I put together a scoresheet of when each state’s polls close, how many ECV’s they are worth, and indicated in bold the important ones to watch. Some states straddle more than one time zone, but the times given (all Mountain Standard Time) are usually when each given state concludes the majority of its voting. So, here they are.


5:00pm VT(3) / VA (13) / SC (8) / GA (15) / KY (8) / IN (11)

5:30pm NC (15) / WV (5) / OH (20)

6:00pm ME (4) / MA (12) / NH (4) / CT (7) / NJ (15) / PA (21) / DE (3) / MD (10) / DC (3) / FL (27) / TN (11) / AL (9) / MS (6) / IL (21) / MO (11) / OK (7) / 6:30pm AR (6)

7:00pm KS (6) / MI (17) / NY (31) / RI (4) / WI (10) / LA (9) / MN (10) / TX (34) / NE (5) / SD (3) / NM (5) / CO (9) / WY (3) / AZ (10)

8:00pm ND (3) / IA (7) / MT (3) / UT (5) / NV (5)

9:00pm CA (55) / ID (4) / WA (11) / OR (7) / HI (4) / 10:00pm AK (3)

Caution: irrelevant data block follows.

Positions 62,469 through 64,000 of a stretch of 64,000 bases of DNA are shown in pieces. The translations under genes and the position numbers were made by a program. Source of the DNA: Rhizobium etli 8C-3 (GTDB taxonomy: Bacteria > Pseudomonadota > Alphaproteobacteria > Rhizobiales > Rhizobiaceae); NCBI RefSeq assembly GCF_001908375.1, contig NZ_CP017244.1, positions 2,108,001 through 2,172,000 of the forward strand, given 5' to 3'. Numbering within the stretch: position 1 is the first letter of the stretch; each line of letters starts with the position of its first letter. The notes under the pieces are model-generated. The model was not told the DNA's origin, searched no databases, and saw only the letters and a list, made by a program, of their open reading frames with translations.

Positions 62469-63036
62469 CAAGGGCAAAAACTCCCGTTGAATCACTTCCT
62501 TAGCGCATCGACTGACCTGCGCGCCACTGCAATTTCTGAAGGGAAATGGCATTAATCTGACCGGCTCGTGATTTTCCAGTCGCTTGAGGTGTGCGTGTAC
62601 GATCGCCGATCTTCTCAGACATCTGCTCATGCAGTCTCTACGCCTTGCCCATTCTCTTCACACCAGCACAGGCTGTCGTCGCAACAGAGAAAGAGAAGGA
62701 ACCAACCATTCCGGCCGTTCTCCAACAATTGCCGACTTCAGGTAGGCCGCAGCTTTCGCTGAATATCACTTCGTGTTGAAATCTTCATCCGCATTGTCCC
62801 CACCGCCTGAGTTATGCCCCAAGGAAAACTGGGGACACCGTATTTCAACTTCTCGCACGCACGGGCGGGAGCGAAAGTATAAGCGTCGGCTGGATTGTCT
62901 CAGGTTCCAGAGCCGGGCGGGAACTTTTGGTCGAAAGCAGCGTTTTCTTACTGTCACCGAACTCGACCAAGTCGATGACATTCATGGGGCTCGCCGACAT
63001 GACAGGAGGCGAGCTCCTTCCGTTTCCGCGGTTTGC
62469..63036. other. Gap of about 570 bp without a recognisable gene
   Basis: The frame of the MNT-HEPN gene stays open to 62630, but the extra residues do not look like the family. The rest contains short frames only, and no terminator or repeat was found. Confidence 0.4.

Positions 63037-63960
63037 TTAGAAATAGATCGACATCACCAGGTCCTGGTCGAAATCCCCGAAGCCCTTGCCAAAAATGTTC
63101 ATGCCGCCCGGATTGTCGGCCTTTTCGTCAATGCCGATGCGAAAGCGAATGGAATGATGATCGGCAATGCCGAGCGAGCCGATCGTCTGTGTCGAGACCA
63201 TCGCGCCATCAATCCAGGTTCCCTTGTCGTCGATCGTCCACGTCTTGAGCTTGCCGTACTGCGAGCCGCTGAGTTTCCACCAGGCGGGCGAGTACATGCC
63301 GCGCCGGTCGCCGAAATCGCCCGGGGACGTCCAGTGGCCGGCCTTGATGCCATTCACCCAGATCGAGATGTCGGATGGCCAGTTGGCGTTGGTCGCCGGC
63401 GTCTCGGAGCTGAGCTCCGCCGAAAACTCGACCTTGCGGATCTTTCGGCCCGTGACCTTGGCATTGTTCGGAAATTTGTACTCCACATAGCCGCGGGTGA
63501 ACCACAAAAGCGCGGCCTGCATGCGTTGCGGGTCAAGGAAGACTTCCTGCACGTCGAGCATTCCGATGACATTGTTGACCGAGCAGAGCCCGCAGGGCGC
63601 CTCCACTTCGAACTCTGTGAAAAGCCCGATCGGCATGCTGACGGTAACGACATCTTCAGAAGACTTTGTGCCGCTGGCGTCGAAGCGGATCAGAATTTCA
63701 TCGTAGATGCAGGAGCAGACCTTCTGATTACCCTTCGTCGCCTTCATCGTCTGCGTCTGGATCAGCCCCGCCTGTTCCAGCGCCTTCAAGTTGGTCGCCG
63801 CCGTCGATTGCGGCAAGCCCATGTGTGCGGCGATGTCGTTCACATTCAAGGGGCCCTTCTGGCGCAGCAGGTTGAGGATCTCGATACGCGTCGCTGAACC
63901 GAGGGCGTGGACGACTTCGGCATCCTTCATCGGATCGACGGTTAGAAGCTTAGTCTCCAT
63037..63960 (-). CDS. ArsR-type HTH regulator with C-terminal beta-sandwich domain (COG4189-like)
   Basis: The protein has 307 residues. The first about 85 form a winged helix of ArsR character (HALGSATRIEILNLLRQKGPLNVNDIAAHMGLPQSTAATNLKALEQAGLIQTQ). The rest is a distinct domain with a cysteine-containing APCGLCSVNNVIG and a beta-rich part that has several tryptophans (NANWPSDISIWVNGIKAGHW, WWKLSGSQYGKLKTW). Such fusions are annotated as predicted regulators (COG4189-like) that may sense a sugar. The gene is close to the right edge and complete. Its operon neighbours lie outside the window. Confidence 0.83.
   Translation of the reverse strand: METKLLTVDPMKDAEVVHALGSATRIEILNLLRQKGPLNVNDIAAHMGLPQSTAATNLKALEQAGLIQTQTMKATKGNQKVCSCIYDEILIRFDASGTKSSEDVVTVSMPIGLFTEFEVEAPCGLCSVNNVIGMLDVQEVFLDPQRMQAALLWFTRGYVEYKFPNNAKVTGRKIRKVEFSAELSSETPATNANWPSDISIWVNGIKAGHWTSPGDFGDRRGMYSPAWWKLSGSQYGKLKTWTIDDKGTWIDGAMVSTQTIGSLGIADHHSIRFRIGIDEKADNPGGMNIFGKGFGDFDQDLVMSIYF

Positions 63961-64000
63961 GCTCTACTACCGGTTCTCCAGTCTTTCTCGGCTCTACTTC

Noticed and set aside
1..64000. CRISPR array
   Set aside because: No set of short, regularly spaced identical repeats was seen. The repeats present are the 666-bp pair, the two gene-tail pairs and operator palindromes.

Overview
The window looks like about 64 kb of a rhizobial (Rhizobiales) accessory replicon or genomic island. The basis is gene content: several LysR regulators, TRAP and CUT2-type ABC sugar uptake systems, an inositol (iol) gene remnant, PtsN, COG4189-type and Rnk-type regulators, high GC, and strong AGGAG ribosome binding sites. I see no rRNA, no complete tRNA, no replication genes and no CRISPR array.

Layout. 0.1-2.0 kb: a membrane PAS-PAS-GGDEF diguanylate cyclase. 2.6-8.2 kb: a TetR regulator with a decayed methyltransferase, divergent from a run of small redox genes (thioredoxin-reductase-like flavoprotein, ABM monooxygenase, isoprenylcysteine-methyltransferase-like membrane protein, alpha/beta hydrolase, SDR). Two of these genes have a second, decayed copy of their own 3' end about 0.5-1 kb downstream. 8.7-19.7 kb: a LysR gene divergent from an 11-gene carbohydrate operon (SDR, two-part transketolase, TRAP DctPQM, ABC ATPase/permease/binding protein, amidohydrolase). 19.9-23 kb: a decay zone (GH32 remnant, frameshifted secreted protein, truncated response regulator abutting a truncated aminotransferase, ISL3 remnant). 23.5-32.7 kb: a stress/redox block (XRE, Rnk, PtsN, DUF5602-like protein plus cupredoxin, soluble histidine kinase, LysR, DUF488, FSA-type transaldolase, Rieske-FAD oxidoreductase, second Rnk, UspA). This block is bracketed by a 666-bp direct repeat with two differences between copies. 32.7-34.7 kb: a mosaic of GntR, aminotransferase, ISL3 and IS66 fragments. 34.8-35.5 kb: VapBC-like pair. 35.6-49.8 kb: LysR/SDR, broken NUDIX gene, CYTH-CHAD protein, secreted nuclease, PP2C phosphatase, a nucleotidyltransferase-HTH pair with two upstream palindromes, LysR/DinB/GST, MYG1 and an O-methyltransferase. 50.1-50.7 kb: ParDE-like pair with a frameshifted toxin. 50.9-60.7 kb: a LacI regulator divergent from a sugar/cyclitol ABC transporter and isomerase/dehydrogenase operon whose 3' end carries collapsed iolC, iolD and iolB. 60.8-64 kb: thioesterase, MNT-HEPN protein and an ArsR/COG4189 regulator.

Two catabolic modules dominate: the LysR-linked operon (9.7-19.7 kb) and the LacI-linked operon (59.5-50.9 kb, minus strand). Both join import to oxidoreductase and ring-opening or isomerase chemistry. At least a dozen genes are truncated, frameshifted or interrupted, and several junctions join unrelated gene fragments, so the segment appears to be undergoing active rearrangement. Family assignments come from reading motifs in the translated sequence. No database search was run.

How crucial states go between 5pm and 6pm will pretty much decide who the winner is, that is IF the networks show the tallies in a timely manner. If Obama wins VA and OH, it’s pretty much over for McCain. If these are split or if McCain wins both, it’s going to be a long night, and the next two important states to watch will be NH and PA. Considering the idea of a split (or else why even go any further in this discussion?), if McCain were to win OH, then that might point to strength in PA, especially western and central PA. If McCain were to win NH, that would indicate weakness for Obama in some of the supposedly locked up blue states down the line. I tend to think McCain would win neither of these states.

So if it’s still a race by the time CO’s polls close, it then all comes down to three states: CO, NM, and NV. There’s little doubt that Obama will win the west coast and HI, equaling 77 Electoral votes. In just about any scenario, these will be the states that put Obama up over 270 EV’s. If Obama hasn’t reached 192 ECV’s before the west coast polls close, he won’t reach 269 (a 269-269 tie would go to Obama through the House of Representatives).